The current main topics of our research are:
The first Turing++ Question: who is there?. Our goal is to develop a model of face identification in the ventral stream that perform well, correlates with human performance and accounts for physiology data in the macaque. The standard approach to unconstrained face recognition in natural photographs is via a detection, alignment, and recognition pipeline. While that approach has achieved impressive results, it does not pass our test, mainly because of its lack of biological plausibility. A recent theory of invariant recognition (i-theory) by feedforward hierarchical networks, implies an alternative approach to unconstrained face recognition similar to, but more general than, HMAX, some convolutional networks, or possibly the ventral stream. This approach accomplishes detection and alignment implicitly by storing transformations of training images (called templates) rather than explicitly detecting and aligning faces at test time. We have shown that models designed using this approach compare favorably to the best systems that operate on aligned, closely cropped images. We plan to show that it accounts for several properties of neurons in the face patches and for human performance in face recognition.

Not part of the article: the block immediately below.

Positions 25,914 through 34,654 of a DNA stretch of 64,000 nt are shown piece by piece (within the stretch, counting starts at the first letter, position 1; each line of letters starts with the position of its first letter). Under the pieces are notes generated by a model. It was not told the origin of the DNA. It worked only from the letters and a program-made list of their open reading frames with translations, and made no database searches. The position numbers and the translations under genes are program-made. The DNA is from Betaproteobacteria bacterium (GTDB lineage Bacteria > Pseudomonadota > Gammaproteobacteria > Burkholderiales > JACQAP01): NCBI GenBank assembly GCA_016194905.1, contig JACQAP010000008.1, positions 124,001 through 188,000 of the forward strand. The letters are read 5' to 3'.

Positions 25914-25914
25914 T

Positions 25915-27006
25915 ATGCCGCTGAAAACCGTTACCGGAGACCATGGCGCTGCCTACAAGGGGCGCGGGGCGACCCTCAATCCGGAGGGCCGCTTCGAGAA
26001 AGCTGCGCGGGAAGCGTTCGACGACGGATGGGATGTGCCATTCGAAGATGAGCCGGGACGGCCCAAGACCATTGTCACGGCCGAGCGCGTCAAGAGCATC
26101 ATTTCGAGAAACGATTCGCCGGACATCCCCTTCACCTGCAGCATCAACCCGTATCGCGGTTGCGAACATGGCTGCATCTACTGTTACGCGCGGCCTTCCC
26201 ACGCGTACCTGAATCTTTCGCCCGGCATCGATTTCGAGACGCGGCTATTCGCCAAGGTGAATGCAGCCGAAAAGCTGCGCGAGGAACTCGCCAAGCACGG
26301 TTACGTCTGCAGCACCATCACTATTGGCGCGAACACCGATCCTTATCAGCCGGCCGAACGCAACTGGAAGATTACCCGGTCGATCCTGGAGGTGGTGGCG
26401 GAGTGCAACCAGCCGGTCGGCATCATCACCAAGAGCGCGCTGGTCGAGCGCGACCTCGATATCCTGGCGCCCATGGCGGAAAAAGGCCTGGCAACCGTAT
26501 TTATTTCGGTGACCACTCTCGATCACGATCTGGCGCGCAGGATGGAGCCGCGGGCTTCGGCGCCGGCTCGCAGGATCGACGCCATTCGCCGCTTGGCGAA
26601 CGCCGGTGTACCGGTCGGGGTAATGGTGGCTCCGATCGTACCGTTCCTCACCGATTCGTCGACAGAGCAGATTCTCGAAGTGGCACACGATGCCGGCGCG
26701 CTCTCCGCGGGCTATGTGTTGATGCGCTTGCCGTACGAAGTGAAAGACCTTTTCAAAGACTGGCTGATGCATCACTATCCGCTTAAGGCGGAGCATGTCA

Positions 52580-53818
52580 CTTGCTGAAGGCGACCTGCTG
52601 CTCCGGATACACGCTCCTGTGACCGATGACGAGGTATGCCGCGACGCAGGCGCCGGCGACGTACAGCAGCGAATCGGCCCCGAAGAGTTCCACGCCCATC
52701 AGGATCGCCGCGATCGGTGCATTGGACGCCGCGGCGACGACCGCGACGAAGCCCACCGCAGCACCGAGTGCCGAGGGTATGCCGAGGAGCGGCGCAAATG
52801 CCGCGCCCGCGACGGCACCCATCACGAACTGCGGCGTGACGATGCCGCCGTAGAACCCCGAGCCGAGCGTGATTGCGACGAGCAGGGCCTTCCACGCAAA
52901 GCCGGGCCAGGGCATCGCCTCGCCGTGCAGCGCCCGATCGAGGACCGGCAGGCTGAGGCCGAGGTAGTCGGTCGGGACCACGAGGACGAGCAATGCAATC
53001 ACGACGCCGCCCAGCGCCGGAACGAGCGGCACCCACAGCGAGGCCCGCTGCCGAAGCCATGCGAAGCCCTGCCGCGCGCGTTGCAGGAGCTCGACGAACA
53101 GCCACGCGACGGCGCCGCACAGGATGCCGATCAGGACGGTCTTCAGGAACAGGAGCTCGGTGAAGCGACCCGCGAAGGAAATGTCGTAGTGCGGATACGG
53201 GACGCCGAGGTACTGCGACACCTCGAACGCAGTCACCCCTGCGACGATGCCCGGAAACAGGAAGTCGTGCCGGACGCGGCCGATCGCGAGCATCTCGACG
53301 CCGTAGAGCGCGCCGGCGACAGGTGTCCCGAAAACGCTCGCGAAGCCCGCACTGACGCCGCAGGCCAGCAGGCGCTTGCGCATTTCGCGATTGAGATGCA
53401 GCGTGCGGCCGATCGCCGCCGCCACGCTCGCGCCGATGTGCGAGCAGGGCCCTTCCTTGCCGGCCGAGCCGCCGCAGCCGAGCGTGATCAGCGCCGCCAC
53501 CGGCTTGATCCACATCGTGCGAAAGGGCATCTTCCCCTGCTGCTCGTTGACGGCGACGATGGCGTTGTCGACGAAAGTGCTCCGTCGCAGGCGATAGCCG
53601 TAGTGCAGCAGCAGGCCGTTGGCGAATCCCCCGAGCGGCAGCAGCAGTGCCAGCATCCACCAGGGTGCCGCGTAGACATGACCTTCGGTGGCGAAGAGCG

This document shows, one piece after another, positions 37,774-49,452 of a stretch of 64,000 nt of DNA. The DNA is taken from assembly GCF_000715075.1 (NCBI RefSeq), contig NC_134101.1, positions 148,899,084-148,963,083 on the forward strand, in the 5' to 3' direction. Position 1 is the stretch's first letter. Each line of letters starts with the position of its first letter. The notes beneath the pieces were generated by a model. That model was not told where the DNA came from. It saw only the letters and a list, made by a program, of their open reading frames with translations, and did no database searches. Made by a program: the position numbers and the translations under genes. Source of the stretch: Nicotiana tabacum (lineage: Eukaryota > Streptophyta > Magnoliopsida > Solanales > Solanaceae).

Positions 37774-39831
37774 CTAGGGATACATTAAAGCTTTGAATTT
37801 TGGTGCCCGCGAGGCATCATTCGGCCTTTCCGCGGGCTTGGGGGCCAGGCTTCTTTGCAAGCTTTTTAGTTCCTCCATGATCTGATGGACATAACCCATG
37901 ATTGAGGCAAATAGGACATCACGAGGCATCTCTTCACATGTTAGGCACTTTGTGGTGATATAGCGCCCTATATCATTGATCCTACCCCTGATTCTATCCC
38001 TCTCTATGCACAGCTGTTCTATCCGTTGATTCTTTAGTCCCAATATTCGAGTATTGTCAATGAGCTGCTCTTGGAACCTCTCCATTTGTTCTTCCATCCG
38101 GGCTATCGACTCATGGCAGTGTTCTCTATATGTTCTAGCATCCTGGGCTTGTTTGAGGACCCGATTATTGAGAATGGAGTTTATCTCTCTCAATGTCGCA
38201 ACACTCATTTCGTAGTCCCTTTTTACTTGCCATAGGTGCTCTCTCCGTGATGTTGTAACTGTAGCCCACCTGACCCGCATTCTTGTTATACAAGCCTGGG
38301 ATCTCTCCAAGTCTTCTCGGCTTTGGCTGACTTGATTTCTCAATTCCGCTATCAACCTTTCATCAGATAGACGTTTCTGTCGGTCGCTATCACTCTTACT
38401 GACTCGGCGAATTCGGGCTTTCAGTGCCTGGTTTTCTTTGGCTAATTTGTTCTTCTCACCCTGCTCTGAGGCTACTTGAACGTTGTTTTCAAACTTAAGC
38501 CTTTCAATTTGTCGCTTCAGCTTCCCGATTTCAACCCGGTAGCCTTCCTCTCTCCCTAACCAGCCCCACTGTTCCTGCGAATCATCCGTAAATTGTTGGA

Unsupervised learning from videos: Populations of neurons in inferotemporal cortex (IT) maintain an explicit code for object identity that also tolerates transformations of object appearance e.g., position, scale, viewing angle. Though the learning rules are not known, recent results suggest the operation of an unsupervised temporal-association-based method e.g., Foldiak's trace rule. Such methods exploit the temporal continuity of the visual world by assuming that visual experience over short timescales will tend to have invariant identity content. As shown formally by i-theory, by associating representations of frames from nearby times, a representation that tolerates whatever transformations occurred in the video may be achieved. We have been investigating systems that learn in an unsupervised way from natural videos gathered from the internet, and are able to perform an unconstrained face recognition task on natural images.